And while the Daleys are most closely associated with big projects with high wow factor, they also made sure to focus on the practical nuts-and-bolts of the city—its infrastructure. They knew that if streets weren't cleaned, if potholes weren't filled, if the sewers flooded over, if the water wasn't drinkable, voters would hold them responsible on election day. Their attention to nitty-gritty municipal housekeeping has perpetuated the belief among many Chicagoans that, under the Daleys, the city runs smoothly.
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When Daley I took over City Hall, the new 41-story Prudential Building was the city's tallest. By the time of his death, Chicago had three of the nation's five tallest buildings: Sears, Standard Oil (now Aon), and Hancock. During his time as mayor, public and private construction in Chicago advanced at a pace of about $400 million a year, reaching an estimated total value of more than $8 billion by his sixth term—the biggest building boom since the Great Fire of 1871. Some of the city's most iconic buildings, including the Inland Steel Building, Marina City, and Lake Point Tower—not to mention all of the Mies van der Rohe-designed modern masterpieces—were built under Daley I.
"The golden age of building happened under Richard J. Daley," says the Chicago architect John Vinci. "Some really good buildings came out of it, some of the best buildings in America." Vinci adds, however, that the city paid a steep price. In Daley I's zeal to remake downtown, he didn't interfere when private developers tore down some of Chicago's prized architectural treasures, including four railroad terminals, a dozen movie palaces, and, most regrettably, the Garrick Theatre and the Chicago Stock Exchange, both designed by Louis Sullivan. "He wanted to show that the city was new and fresh," says Blair Kamin, of Daley I. "The priority was not on saving the old."
Daley I realized that the city had to change to keep up with the jarring shift from a manufacturing to a service economy. He knew that airports were replacing railroads. That office buildings were replacing factories. That commuters were replacing residents. And he built accordingly. McCormick Place secured Chicago's status as the nation's convention capital. The University of Illinois Chicago Circle Campus, which Daley I called his "greatest accomplishment," gave working-class Chicagoans a low-tuition state school near downtown, and in the process, though displacing a large number of residents, revitalized a decaying neighborhood. The opening of the Hancock in 1970 and Water Tower Place in 1975 pumped new retail-shopping life into the stagnant "Magnificent Mile." And O'Hare (1962) brought Chicago a modern airport, ensuring the city would stay the transportation hub of the nation's midsection.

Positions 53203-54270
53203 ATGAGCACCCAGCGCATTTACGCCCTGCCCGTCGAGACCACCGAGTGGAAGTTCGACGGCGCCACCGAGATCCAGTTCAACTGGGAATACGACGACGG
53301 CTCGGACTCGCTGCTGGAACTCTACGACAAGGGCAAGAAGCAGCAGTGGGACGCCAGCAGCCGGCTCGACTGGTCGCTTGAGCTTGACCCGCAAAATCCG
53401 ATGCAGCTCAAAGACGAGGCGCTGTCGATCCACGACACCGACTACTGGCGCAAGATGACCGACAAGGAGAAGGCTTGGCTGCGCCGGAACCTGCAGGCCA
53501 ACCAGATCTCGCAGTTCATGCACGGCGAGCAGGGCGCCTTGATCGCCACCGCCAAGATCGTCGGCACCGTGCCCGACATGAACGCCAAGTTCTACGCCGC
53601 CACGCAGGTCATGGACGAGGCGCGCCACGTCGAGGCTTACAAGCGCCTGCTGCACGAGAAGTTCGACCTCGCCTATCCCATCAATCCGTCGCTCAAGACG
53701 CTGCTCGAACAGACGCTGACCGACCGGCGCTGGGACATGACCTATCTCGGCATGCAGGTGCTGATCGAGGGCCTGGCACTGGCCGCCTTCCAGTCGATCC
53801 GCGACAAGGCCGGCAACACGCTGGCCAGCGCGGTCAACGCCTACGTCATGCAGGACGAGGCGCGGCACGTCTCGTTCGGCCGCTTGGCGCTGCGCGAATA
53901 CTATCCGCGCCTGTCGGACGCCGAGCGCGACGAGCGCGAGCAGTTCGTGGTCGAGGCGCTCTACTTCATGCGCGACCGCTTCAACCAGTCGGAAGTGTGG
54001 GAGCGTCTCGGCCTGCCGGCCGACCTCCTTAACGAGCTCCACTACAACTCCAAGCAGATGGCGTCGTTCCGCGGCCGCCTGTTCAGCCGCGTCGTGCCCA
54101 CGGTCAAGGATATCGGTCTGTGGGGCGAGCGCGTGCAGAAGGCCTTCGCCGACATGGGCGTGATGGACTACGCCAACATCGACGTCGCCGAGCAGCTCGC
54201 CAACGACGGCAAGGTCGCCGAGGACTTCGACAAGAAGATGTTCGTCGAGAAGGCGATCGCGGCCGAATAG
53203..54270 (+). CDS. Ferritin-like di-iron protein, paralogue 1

His interest in building large and small—he also built the city's first bicycle paths and neighborhood health clinics—turned out to be good politics. More civic projects meant more patronage and jobs for his labor union supporters. Most of all, says Bob Crawford, when the city looks good—at least, its prominent public places—so does the mayor. "There's a saying that Chicago has a clean face and a dirty neck," says Crawford. "There's a lot of truth to that."
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Photography: (Image 1) Chicago Tribune photo by Jack Mulcahy, (Image 2) Chicago Tribune file photo
Richard J. celebrates his 70th birthday with his four sons, (left to right) Michael, Richard M., Bill, and John.
Richard M. Daley, the city's most famous biker, now rides along the same paths his father built, not to mention the 50 miles of new trails and 100 miles of bike lanes that he's added. Like his father, Daley II is a builder. But he has had a more checkered career than Daley I when it comes to handling public works, especially the biggies. In his early mayoral years, Daley II's grandiose proposals—such as the $10-billion third airport at Lake Calumet, the $500-million riverfront theme park with casinos, and the $1-billion downtown circulator trolley—never made it off the drawing board.